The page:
BusConnects plan: South Dublin council has ‘major concern’

Dún Laoghaire-Rathdown questions plan to have passengers change buses to get to city centre

 Dún Laoghaire-Rathdown County Council has said it has a ‘major concern’ with the BusConnects proposals.  File photograph: Getty Images

Dún Laoghaire-Rathdown County Council has said it has a ‘major concern’ with the BusConnects proposals. File photograph: Getty Images

 

Dún Laoghaire-Rathdown County Council has expressed major concerns about plans to reform Dublin's bus services, which would see many passengers having to change buses to travel into the city centre.

In its submission to the National Transport Authority (NTA), the council said a requirement to change buses en route “has significant negative impact on bus passengers”.

“It adds inconvenience, insecurity and uncertainty,” the submission said. The council said the BusConnects project “assumes that a requirement to interchange has no negative impact”.

“This is not correct, especially for the elderly, those with mobility impairments and disabilities, and children. Also, the proposed route changes are scheduled to be in place before the infrastructure improvements along the 16 core bus corridors. Without the improved infrastructure bus journey times will be unreliable and interchange will be less attractive,” it said.

The council’s submission was prepared by its own officials. However, Dublin City Council and Fingal County Council did not take up the opportunity to make a submission to the NTA.

Some 30,000 submissions were received by the NTA in relation to the redesign of Dublin’s bus network when public consultation closed at the end of last month. A revised network is due to be published by mid-2019, and a further round of public consultation will begin. The new network is expected to be rolled out by early 2020.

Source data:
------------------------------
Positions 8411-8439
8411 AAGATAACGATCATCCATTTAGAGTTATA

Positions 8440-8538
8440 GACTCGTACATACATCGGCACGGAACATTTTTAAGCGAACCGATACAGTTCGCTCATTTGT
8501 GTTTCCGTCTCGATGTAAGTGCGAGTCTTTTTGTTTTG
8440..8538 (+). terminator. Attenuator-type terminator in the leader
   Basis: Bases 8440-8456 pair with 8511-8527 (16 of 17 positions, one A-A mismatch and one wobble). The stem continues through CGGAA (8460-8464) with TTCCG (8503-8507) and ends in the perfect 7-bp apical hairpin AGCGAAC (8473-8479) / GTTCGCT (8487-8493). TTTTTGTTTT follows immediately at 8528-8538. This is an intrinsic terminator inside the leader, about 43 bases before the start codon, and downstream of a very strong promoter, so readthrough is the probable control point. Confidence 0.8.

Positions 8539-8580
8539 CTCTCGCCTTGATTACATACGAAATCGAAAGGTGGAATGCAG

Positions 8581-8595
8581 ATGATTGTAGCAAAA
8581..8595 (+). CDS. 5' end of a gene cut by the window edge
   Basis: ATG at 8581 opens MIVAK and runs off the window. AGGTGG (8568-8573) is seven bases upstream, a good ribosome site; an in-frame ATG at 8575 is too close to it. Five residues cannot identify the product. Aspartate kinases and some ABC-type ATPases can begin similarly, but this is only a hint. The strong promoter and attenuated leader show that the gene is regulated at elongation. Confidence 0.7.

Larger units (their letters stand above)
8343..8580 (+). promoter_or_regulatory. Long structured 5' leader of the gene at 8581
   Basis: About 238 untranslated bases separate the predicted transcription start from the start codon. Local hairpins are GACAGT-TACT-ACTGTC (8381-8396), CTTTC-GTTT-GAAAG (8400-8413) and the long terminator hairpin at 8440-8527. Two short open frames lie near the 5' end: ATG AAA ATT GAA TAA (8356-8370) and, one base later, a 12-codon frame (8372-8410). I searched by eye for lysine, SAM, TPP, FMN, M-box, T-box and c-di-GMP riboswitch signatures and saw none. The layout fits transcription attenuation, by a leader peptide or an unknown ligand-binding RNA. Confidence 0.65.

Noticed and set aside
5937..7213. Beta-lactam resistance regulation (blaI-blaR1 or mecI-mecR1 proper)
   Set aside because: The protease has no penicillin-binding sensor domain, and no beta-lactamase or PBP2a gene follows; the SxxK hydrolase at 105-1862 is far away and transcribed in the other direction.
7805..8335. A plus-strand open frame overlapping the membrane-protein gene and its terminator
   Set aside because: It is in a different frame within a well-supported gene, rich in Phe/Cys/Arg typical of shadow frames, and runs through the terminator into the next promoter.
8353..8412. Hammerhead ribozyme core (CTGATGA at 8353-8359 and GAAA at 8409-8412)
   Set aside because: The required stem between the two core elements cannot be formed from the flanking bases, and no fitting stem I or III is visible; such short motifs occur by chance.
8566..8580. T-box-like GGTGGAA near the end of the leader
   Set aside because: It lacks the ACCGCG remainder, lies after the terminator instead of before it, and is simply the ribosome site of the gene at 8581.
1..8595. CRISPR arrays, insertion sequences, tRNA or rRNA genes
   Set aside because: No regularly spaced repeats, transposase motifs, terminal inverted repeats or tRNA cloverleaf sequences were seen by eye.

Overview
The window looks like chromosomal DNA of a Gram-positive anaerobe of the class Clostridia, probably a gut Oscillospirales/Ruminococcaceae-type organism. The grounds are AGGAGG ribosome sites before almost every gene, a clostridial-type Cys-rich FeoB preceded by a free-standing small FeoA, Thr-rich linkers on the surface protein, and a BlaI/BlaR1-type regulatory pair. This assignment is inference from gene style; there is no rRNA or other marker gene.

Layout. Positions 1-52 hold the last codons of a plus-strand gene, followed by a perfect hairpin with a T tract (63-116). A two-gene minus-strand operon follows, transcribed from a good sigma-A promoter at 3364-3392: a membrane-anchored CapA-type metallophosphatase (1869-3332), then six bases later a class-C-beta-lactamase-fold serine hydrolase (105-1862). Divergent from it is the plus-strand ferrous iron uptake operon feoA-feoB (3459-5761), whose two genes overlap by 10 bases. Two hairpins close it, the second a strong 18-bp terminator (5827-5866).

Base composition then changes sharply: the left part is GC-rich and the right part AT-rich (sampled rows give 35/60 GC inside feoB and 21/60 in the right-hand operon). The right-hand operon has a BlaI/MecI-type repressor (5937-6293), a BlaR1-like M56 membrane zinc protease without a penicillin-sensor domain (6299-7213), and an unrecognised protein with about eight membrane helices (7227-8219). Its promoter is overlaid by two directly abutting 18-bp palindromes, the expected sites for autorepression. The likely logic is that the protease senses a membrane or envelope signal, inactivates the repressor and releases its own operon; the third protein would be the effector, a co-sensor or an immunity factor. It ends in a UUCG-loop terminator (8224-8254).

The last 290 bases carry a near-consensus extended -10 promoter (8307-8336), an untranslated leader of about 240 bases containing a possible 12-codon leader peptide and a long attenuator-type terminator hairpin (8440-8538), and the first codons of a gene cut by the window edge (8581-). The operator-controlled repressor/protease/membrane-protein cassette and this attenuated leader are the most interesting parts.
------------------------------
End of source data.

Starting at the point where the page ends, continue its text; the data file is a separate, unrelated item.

Aside from a redesign of the network, the BusConnects project also involves upgrading 16 core bus routes and cycle lanes into the city.

Property owners who may lose part of their front gardens will be notified from next month, and a separate public consultation process will run until the middle of 2019.

Construction of new lanes would not begin until 2021, and pending approval from An Bord Pleanála. The NTA said the network redesign can be implemented using the current road network with “some upgrades to infrastructure at key interchange locations”.

“These can be done in advance of the rest of the bus lanes and cycle lanes being built,” a spokeswoman said.

Ticketing system

The council said it welcomed the primary objective of BusConnects “to make the bus system more useful to more people”, and elements including a new ticketing system, transitioning to a new fleet of low-emission vehicles and a network of cycle facilities.

However, it said a reliance on interchange in the design of the proposed network “seems to have led to a situation where current direct services become unnecessarily disjointed”.

The council also said it was concerned about the impact on “low-income areas” such as Ballybrack and Sallynoggin, and that proposed orbital routes would run on roads “which have relatively little bus lanes and, due to their narrowness, have relatively little prospect of bus priority”.

“This will make it difficult or impossible to provide fast and reliable times for orbital buses.”

South Dublin County Council said it broadly welcomed the measures set out in the BusConnects project, in particular a high frequency spinal route connecting Lucan to the city centre and additional services to Adamstown.

It also welcomed the provision of orbital routes, stating that one of the deficiencies associated with the existing network was the dependency on travelling through the city centre “resulting in longer journey times or in public transport not being an attractive or feasible option to travellers”.

New lettering system

Under the BusConnects plans, current bus numbers would be replaced by a new lettering system from A to G, indicating seven main routes through the city, with buses running every four to eight minutes on these “core corridors”.

Radial bus routes would be supplemented by frequent orbital services, enabling passengers to switch from one bus to another at no extra charge.

The plan acknowledges some bus users who currently have a direct route into the city centre from where they live would have to change buses to reach their destination.However, it says journey times will be significantly shorter.